• Technology and tools are selected to support the instruction and to help meet objectives.
  • Faculty are trained and supported in their use of online teaching tools. 
  • Students only enroll in the course if they have the technology and tools to help them be successful.

During the pandemic, many realized that the flexibility of online learning is a benefit that should be afforded to all students, even beyond lockdowns and emergency situations. To that end, selecting technology to support true online learning is critical. 

Create a Successful Online Course With Tools that Support Online Learning

“Courses and content should be available 24/7, so students can learn anywhere, and using any device.”

For a successful online learning experience, a strategic approach must be taken to ensure: 

Availability. Courses and content should be available 24/7, so students can learn anywhere, and using any device. Offering downloadable documents for offline viewing, adaptive bitrate playback, and delivery that facilitate support across a broad range of devices all will help students and instructors be successful.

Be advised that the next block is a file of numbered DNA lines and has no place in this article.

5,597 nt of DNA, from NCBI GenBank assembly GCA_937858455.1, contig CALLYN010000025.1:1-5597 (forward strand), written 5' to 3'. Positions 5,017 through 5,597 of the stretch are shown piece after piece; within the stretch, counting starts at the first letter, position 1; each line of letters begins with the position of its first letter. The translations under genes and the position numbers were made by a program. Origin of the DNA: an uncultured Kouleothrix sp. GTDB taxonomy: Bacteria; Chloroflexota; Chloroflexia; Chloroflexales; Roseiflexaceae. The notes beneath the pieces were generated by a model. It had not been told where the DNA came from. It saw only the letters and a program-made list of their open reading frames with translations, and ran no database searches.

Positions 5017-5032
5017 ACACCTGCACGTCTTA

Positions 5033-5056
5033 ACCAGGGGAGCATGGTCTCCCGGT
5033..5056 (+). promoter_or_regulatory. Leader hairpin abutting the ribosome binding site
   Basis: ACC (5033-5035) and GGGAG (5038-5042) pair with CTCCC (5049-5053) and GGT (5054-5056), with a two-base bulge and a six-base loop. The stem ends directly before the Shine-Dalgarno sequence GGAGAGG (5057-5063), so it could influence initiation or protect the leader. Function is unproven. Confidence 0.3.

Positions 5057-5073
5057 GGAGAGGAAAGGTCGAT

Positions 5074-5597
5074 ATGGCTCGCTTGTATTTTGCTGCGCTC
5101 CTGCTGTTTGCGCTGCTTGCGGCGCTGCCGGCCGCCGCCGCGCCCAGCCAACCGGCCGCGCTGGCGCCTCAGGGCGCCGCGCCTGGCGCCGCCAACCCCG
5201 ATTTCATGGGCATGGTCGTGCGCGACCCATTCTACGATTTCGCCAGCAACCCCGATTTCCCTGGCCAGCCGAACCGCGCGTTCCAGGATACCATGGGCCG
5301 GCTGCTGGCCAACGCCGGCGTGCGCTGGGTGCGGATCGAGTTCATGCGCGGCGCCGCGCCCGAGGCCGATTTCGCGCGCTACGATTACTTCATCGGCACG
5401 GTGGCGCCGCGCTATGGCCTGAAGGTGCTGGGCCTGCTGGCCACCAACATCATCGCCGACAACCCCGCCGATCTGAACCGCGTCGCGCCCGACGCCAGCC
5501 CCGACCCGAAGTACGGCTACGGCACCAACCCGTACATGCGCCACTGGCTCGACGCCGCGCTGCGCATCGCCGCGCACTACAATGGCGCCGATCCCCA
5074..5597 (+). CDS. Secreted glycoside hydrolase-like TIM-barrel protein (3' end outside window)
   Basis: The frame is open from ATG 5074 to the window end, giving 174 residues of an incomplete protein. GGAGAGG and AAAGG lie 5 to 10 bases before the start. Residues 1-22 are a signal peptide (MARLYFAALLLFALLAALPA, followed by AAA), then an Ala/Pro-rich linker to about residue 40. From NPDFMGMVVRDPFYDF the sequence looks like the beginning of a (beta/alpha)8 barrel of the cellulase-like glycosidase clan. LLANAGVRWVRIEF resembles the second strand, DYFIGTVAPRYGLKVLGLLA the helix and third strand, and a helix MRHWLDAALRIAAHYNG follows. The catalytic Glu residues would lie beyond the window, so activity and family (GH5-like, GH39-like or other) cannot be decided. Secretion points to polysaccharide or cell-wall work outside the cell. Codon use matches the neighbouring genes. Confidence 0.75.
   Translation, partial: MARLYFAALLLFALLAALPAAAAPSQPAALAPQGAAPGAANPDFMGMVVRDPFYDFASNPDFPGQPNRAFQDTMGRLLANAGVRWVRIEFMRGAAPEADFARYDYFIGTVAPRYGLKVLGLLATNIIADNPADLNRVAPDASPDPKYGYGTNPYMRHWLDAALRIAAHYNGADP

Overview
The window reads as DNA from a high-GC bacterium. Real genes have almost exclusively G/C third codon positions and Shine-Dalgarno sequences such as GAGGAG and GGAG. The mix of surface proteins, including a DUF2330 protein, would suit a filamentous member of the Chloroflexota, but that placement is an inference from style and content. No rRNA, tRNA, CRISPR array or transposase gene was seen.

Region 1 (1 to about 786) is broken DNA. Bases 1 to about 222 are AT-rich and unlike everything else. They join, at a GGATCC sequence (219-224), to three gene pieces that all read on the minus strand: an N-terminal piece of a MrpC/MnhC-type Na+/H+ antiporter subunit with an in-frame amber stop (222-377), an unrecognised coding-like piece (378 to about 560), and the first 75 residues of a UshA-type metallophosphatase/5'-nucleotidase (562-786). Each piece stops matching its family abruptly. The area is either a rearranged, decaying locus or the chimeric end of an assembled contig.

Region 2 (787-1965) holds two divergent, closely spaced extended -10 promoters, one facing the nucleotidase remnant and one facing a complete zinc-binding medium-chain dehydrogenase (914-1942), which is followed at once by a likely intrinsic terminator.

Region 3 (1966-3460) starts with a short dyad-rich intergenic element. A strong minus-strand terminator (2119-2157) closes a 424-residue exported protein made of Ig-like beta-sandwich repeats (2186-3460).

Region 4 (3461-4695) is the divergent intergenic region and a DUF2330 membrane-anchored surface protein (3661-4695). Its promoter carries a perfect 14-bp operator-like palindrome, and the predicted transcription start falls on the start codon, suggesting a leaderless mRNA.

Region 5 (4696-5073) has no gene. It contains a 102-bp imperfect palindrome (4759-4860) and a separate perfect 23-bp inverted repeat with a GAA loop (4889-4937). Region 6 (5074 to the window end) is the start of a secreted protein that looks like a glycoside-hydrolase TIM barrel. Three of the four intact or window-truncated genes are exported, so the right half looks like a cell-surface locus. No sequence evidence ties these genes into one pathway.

Accessibility. Courses should be accessible to all, including providing accessibility features like closed-captioning, high contrast options, compatibility with screen readers, and adherence to standard accessibility templates and frameworks. 

Interaction. Enabling interaction between the instructor and students, and among learners, is important to facilitate idea and knowledge sharing. Each individual should be able to contribute to the learning process. 

Integration. Learning tools should all work together to support your learning ecosystem. Ensure your solution includes enterprise connectors and integration points for cross-compatibility with your LMS, SSO, and other learning tools. 

Support. Train and support both instructors and students in their online educational journey.

Inside Higher Ed concluded that as institutions work to meet the needs of students, they must intentionally design online learning. “We certainly do not expect all courses to be online in the future, but institutions would do well to support all faculty in leveraging digital learning tools and best practices… To best employ such tools in serving students, institutions will need to rely on thoughtful technology selection, faculty development, instructional design and application of proven frameworks to best ensure quality online learning.”